As you will know, Parliament was recalled yesterday so that MPs could debate the UK's response to the appalling terror now being waged by ISIL in Iraq and Syria.
As in last year's vote on Syria, I reluctantly decided not to support the Government's motion. I was not persuaded that our intervention would necessarily help the situation there, or indeed be in our long-term national interest. However, there is also a more fundamental constitutional problem with such votes, and this was the focus of my remarks.
The speech is short - we were only given three minutes - but I thought you might find it of interest.
Jesse Norman (Hereford and South Herefordshire) (Con): After six hours and many very good contributions on the substance of this debate, I want to consider the wider constitutional position in which we are placed. During the past decade or two, a convention has started to develop that, except in an emergency, major foreign policy interventions must be pre-approved by a vote in Parliament. The idea springs from honourable motives and it is understandable given the present climate of distrust in politics, but in my judgment it is nevertheless a serious mistake.
It is absolutely right for Parliament to insist on proper democratic accountability where military action is at stake through debates, questions and statements, but the requirement for a prior authorising vote of this House is very different. Yes, it is vital for parliamentarians to maintain the most unreserved communication with their constituents on this matter, as indeed it is on any matter of public importance, but the plain fact is that in matters of foreign policy, with a few signal exceptions, Members of the House are inevitably far less well informed than Ministers who follow and reflect on the issues every day. We do not have the same access to officials and advisers; we are not privy to diplomatic traffic or secret intelligence; and we are not briefed by, and may not demand briefings from, our armed forces.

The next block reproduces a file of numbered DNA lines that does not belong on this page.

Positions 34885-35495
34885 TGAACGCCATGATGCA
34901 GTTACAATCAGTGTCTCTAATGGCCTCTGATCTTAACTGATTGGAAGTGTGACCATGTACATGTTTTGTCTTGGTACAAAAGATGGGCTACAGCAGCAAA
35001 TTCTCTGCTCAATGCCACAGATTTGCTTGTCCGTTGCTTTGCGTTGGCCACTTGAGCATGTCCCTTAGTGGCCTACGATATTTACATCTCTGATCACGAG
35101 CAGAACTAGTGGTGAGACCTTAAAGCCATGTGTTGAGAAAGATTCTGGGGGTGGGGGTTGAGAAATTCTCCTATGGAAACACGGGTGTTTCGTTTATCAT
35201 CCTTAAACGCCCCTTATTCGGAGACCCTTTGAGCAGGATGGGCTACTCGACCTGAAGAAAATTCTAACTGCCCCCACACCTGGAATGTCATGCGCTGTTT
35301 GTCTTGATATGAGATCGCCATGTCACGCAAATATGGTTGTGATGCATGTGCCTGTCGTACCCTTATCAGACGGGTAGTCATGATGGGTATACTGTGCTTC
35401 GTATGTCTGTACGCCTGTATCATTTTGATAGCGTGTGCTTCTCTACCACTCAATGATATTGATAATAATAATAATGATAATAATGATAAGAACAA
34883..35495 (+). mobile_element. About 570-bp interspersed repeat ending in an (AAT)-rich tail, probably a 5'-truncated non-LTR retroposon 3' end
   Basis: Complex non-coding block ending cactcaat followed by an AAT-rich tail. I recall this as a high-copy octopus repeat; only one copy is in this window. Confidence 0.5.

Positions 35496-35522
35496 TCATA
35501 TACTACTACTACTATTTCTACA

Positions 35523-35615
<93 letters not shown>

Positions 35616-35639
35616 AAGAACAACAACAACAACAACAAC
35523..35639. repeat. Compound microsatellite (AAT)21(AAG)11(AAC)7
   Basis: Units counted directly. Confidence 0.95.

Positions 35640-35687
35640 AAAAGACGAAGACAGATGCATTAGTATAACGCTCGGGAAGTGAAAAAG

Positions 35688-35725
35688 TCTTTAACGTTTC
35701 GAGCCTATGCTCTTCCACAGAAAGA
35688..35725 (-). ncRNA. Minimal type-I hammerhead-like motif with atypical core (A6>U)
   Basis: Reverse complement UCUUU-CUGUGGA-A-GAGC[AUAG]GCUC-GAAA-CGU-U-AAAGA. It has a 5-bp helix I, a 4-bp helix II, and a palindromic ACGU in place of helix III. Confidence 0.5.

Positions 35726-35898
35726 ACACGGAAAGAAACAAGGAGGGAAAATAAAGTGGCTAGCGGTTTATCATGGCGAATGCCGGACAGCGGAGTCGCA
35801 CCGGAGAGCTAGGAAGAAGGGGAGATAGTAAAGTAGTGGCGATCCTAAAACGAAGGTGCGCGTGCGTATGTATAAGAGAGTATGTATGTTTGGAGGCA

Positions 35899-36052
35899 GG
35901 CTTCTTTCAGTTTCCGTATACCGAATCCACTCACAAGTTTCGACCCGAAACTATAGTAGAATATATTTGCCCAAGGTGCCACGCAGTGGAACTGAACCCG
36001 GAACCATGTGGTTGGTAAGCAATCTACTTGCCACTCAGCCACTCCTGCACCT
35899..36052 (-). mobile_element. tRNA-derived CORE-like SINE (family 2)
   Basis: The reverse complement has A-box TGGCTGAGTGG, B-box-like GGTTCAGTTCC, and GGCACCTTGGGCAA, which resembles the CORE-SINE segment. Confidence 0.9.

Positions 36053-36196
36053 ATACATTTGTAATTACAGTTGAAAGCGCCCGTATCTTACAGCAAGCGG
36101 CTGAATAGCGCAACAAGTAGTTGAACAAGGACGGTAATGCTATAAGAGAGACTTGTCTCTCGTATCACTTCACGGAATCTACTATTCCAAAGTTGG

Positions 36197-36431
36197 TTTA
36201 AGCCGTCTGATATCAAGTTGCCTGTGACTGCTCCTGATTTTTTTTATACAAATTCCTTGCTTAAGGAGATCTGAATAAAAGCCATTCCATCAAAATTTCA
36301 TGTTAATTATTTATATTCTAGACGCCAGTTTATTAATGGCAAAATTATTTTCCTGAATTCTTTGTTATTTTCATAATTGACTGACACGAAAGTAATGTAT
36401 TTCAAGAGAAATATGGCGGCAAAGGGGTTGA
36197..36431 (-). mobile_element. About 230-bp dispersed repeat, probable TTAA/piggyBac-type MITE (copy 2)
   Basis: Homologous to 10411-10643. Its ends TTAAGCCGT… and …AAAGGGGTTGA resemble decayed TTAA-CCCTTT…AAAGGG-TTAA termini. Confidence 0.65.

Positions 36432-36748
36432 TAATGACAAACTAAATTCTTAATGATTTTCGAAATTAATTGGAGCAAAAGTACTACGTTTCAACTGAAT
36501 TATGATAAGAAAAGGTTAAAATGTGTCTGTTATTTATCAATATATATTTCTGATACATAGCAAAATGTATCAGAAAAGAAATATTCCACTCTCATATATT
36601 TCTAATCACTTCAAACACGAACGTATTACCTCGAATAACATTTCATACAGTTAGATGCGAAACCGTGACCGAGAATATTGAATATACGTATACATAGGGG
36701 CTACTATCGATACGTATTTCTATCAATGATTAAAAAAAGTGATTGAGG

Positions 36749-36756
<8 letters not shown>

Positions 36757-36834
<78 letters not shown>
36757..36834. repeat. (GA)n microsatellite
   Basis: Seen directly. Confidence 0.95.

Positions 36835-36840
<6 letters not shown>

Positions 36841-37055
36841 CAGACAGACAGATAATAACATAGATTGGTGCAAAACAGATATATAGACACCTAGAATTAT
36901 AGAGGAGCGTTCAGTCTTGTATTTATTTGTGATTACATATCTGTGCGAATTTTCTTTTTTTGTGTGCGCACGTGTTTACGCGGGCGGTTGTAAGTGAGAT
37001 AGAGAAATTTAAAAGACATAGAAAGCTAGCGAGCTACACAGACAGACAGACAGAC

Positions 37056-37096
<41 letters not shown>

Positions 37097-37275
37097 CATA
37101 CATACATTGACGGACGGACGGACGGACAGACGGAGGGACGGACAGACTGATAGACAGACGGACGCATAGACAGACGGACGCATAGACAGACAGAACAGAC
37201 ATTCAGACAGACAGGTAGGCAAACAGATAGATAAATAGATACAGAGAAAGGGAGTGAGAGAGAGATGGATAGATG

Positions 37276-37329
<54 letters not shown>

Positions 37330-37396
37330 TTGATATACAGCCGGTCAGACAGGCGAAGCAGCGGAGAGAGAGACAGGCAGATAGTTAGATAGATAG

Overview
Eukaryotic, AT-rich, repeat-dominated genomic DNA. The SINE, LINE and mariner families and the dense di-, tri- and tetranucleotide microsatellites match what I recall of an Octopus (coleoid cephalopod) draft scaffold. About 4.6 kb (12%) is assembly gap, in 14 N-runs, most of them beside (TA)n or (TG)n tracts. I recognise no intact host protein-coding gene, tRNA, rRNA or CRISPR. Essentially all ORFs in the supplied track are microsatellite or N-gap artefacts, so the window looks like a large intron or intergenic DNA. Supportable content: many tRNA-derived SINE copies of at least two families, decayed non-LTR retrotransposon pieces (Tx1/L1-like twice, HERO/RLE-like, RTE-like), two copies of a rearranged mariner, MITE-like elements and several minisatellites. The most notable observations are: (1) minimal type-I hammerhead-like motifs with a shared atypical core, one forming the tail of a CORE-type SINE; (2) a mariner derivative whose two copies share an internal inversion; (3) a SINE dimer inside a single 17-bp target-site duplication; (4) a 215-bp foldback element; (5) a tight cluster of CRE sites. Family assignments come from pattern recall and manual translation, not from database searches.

As a large corporate body, we lack the capacity to react quickly and without warning to fast-changing events. The result is delay and a loss of agility and surprise, which ill serves our forces in the field.
Mr Allen: Will the hon. Gentleman give way?
Jesse Norman: I will not give way. I am afraid that there is no time.
Moreover, I suggest that as a matter of fundamental constitutional principle, extreme care should be exercised over when or whether the House is asked to vote on such matters in future. It is a basic purpose of Parliament —above all, of this Chamber—to hold the Government to account for their actions. It is for the Government, with all their advantages of preparation, information, advice and timeliness, to act, and it is then for this Chamber to scrutinise that action.
If Parliament itself authorises such action in advance, what then? It gives up part of its power of scrutiny; it binds Members in their own minds, rather than allowing them the opportunity to assess each Government decision on its own merits and circumstances; and instead of being forced to explain and justify their actions, Ministers can always take final refuge in saying, “Well, you authorised it.” Thus, far from strengthening Parliament, it weakens it and the Government: it weakens the dynamic tension between the two sides from which proper accountability and effective policy must derive.
On 3 April 1982, the House was recalled by Mrs Thatcher for the Falklands war debate. It was a Saturday—the first time that the House had been so recalled since Suez. Tempers were high. The atmosphere was one of crisis. The taskforce was about to sail. It was a matter of peace or war. The very sovereignty of this nation was at stake. Yet what was the motion that day? It was:
“That this House do now adjourn.”
When, in calmer days, the Government come to reflect on these proceedings, I hope that they will heed the wisdom in that—
Mr Speaker: Order.